November 1, 2007

Bipolar Rates Are Increasing As Long As You're Willing To Call Everything Bipolar And Defy God's Will

Do you dare defy the Will of God?

In 1994, there were 20,000 visits for pediatric (under age 19) bipolar disorder.  In 2003, the number was... 800,000.  The diagnosis, therefore, was 25/100,000 in 1994, and now it's 1000/100,000.  In other words, 1% of the population. 

To compare: for adults the rates were 905/100,000 in 1994, to 1679/100,000 in 2003.  In other words, 0.9% up to 1.7%. 

I've heard this justified as a step forward.  While "visits" isn't the same as incidence or prevalence in a population, it makes sense as a proxy.  The adult rate is about 1-2%, consistently.  Bipolar was severely underdiagnosed in 1994, and it's better diagnosed today.  Since bipolar is a biological disorder with a strongly heritable component, it only makes sense that the child rate should be the same as the adult rate, assuming good diagnostic skills.  So the diagnosis rate has simply risen to match the adult rate.

The only problem is this: in 2003, 2/3 of the children visiting were males.  But 2/3 of the adults were females.

So you have some options:

  1. The male children have a disorder that is actually different than the adult females have, i.e. one of them is not bipolar.
  2. The male children with bipolar got cured during puberty.
  3. Bipolar disorder turns boys into women sometime around age 19, obviously using the power of Satan.

The ridiculousness of this increase in diagnosis is only exceeded by the potential harm such an increase is actually causing.  Forget about the safety or lack of safety of bipolar medications in kids, which is worrisome enough.  A problem few seem to want to talk about is the impact of a bipolar diagnosis on a person, for the rest of his life.  Let's say, for the sake of argument, pediatric bipolar is overdiagnosed.  Then all those people who were misdiagnosed are, in fact, not bipolar; however, they have no way of ever finding that out.  They have to carry this with them for the rest of their life.  When they're 30 years old, and they're asked on routine checkup if they've ever had a psychiatric diagnosis, they have to say, "well, pediatric bipolar, but I think that's not right."  Sure it isn't.  When that 30 year old guy has kids, and those kids grow up, they'll be asked, do you have a history of major psychiatric illness in your family?  Hmm.  "Maybe bipolar... but my Dad told me he thinks that wasn't right."  Oh, ok.  Did your Dad have a temper?  "Well, he did yell a lot when he was mad."  I see.  Did he go without sleep?  "Oh my God, when we were kids-- lots of times."  Then it's settled.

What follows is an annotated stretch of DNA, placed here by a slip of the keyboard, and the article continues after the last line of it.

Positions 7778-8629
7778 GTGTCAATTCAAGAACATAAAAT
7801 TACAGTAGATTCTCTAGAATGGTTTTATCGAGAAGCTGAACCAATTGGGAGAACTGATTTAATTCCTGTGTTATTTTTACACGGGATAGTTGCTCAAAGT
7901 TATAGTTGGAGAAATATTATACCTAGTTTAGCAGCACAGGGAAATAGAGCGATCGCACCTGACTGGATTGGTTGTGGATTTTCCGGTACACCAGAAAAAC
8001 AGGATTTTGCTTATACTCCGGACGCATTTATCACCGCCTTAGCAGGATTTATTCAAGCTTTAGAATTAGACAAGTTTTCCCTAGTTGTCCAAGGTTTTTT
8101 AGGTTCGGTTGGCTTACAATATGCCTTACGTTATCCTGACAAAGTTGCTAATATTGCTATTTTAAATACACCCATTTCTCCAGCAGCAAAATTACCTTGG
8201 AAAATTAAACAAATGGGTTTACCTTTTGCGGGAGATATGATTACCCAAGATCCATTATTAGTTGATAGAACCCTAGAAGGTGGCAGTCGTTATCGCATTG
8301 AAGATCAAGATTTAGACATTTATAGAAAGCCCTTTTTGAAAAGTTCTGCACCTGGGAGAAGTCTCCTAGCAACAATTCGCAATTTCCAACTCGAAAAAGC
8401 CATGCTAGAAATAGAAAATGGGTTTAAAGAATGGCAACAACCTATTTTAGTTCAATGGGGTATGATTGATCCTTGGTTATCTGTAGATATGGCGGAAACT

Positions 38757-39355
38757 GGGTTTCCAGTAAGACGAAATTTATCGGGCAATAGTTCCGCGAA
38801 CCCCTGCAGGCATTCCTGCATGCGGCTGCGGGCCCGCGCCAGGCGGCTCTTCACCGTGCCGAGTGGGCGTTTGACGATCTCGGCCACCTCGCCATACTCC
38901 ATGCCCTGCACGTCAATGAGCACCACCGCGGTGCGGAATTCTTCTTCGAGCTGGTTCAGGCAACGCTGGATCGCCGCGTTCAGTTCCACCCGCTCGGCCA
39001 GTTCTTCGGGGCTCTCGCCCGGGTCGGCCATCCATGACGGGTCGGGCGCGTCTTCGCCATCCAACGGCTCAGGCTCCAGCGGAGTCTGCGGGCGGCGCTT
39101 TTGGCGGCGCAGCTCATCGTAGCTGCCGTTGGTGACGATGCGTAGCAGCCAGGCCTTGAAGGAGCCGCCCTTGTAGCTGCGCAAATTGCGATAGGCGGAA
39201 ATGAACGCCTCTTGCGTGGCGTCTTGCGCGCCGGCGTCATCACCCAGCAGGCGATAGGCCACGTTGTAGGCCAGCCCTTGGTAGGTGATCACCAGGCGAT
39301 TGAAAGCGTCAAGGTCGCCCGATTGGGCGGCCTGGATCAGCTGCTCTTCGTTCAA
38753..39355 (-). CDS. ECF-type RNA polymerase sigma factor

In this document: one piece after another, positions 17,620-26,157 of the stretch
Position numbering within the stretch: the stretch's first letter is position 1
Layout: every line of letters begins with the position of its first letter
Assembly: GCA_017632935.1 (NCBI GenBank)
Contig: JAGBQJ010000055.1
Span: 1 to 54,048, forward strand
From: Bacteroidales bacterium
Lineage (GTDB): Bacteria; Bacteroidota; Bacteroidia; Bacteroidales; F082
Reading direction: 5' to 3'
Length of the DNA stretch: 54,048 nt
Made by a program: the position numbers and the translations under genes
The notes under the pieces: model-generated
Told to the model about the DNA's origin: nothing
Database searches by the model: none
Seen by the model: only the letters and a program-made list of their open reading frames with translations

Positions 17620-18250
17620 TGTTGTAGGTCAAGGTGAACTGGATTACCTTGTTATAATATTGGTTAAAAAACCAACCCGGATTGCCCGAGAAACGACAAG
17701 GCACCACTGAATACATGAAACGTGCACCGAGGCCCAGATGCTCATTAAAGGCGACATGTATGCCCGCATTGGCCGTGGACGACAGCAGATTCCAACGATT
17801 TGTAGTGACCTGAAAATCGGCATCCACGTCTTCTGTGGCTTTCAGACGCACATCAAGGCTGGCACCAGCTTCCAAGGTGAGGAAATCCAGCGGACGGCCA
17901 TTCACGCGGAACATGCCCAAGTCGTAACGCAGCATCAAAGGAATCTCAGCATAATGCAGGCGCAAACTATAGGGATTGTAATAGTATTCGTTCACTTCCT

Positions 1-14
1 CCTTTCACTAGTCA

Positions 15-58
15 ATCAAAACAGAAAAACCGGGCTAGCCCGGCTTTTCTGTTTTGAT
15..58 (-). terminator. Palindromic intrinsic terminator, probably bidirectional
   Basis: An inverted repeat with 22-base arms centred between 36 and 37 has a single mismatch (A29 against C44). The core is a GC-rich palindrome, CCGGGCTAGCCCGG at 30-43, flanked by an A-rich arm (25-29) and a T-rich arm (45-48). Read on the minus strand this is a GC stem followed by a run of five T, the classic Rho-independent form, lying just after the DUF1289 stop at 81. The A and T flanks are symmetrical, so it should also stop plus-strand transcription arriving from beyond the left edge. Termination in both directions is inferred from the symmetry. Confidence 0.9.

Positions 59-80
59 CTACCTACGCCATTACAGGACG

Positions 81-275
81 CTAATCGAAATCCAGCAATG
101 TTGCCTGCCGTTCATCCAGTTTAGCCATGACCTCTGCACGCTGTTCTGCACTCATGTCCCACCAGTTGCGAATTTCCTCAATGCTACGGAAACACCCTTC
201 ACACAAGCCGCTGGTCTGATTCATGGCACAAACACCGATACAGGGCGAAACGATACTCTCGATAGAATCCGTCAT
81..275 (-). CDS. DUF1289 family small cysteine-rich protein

If pediatric bipolar is being accurately diagnosed,  then either psychiatrists are now more sensitive to its detection-- a unlikely possibility since the diagnosis has been around for a long, long time-- did we suddenly develop a better test for it?  Or else something has changed in the world to cause it to be more frequent (a toxin in bottled water?  MySpace?  Iraq?)

Early treatment of bipolar-- let's call it the "real" bipolar-- doesn't slow down the progression of the illness.  It helps you today,  but it doesn't change symptoms 10 years from now, they way aggressive early treatment of diabetes actually prevents physical pathology from worsening.  So it may be worth, oh, I don't know-- conservative management?